perspicacity

Perception is an interesting thing.

When I said “The clouds are purple and orange,” they heard “surreal.”

I was describing the sky during a forest fire.

When I said “My peonies are exploding,” they heard “I have hundreds of beautiful peonies blooming in my garden.”

I was just about to vacuum thousands of peony petals from my livingroom rug.

It’s rough, in this world, to hang onto your ‘self.’  Your vision, your perception, your meaning.

In stressful moments, my cousin quotes The Gambler, “gotta know when to hold ’em, know when to fold ’em.”  Which, to me, is basically a retread of the Serenity Prayer.

Here’s mine:

Sometimes you explain.

Sometimes you complain.

Sometimes you contain.

And sometimes, you just move on.

Sometimes one’s experience is in itself perceptual.  Directors and actors and musicians – good ones – operate from more than the notes or words on the page, more than physical and aural cues.  I’ve always seen it as a space that hovers somewhere above our heads, that place where we meet and communicate, that other level.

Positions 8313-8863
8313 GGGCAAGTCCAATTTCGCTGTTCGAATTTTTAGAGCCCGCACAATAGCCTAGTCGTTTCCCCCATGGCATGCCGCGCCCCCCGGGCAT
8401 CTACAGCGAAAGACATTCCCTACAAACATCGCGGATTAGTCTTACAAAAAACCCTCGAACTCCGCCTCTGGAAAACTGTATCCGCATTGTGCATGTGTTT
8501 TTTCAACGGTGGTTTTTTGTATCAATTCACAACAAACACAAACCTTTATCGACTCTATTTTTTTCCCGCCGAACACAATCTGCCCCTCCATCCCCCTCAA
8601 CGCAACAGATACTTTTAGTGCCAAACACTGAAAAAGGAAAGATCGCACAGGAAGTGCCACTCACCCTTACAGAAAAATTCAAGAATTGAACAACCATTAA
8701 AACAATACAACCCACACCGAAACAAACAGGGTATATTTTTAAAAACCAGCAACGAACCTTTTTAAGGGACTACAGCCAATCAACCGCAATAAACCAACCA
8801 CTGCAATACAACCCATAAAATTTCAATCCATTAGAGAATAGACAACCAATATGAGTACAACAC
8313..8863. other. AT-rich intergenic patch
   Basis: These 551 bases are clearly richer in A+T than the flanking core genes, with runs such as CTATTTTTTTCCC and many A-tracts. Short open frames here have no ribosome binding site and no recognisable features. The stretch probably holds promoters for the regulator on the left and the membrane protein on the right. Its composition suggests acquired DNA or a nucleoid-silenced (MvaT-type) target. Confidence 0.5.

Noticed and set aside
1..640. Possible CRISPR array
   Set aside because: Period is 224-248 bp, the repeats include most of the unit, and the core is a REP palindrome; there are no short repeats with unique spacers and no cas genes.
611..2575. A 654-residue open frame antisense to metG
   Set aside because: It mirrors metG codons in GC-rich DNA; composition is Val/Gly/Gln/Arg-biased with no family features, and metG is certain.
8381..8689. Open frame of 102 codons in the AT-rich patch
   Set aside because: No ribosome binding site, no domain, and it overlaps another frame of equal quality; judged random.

It’s the wisdom part that’s tricky.  What do you do with that pesky little voice that overrides your internal editor, “Go ahead, say it!  Type it!  Hit SEND!”

Sometimes you do make the decision to override your editor, to vent wrath, perhaps.  To help a friend.  To incite other artists.  To safeguard a child by saying “no.”

Perception is the first step in a chain of decision necessarily colored by experience.  What one does with those perceptions?  Ignore, override, go-with-the-flow?

The very first step is to recognize that others have their own perceptions of your perceptions, of you.  The second?  Whether or not to accept them.

©2012

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